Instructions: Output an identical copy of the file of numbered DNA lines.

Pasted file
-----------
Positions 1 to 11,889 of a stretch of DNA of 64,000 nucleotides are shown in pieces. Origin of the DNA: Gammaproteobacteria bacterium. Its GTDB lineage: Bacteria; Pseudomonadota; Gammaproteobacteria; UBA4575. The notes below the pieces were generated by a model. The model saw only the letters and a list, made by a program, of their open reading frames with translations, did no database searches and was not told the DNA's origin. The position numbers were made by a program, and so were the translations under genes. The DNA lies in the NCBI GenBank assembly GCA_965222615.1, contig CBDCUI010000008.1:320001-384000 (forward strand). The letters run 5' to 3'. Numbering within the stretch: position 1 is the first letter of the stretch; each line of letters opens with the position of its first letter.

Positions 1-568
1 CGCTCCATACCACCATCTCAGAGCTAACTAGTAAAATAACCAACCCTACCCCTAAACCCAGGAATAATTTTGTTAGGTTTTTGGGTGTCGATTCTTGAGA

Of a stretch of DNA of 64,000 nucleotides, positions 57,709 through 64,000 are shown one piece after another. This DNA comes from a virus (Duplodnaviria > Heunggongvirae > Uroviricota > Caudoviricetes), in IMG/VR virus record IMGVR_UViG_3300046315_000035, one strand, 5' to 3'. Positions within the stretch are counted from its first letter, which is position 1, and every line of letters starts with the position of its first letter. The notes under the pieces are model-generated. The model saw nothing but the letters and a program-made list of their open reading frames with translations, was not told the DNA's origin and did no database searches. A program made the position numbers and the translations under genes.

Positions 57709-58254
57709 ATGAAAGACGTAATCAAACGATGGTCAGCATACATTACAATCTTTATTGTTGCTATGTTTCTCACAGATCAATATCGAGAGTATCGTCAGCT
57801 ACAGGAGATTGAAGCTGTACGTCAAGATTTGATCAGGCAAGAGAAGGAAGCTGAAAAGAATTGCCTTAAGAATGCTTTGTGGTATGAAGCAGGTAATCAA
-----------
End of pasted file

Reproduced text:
Positions 1 to 11,889 of a stretch of DNA of 64,000 nucleotides are shown in pieces. Origin of the DNA: Gammaproteobacteria bacterium. Its GTDB lineage: Bacteria; Pseudomonadota; Gammaproteobacteria; UBA4575. The notes below the pieces were generated by a model. The model saw only the letters and a list, made by a program, of their open reading frames with translations, did no database searches and was not told the DNA's origin. The position numbers were made by a program, and so were the translations under genes. The DNA lies in the NCBI GenBank assembly GCA_965222615.1, contig CBDCUI010000008.1:320001-384000 (forward strand). The letters run 5' to 3'. Numbering within the stretch: position 1 is the first letter of the stretch; each line of letters opens with the position of its first letter.

Positions 1-568
1 CGCTCCATACCACCATCTCAGAGCTAACTAGTAAAATAACCAACCCTACCCCTAAACCCAGGAATAATTTTGTTAGGTTTTTGGGTGTCGATTCTTGAGA

Of a stretch of DNA of 64,000 nucleotides, positions 57,709 through 64,000 are shown one piece after another. This DNA comes from a virus (Duplodnaviria > Heunggongvirae > Uroviricota > Caudoviricetes), in IMG/VR virus record IMGVR_UViG_3300046315_000035, one strand, 5' to 3'. Positions within the stretch are counted from its first letter, which is position 1, and every line of letters starts with the position of its first letter. The notes under the pieces are model-generated. The model saw nothing but the letters and a program-made list of their open reading frames with translations, was not told the DNA's origin and did no database searches. A program made the position numbers and the translations under genes.

Positions 57709-58254
57709 ATGAAAGACGTAATCAAACGATGGTCAGCATACATTACAATCTTTATTGTTGCTATGTTTCTCACAGATCAATATCGAGAGTATCGTCAGCT
57801 ACAGGAGATTGAAGCTGTACGTCAAGATTTGATCAGGCAAGAGAAGGAAGCTGAAAAGAATTGCCTTAAGAATGCTTTGTGGTATGAAGCAGGTAATCAA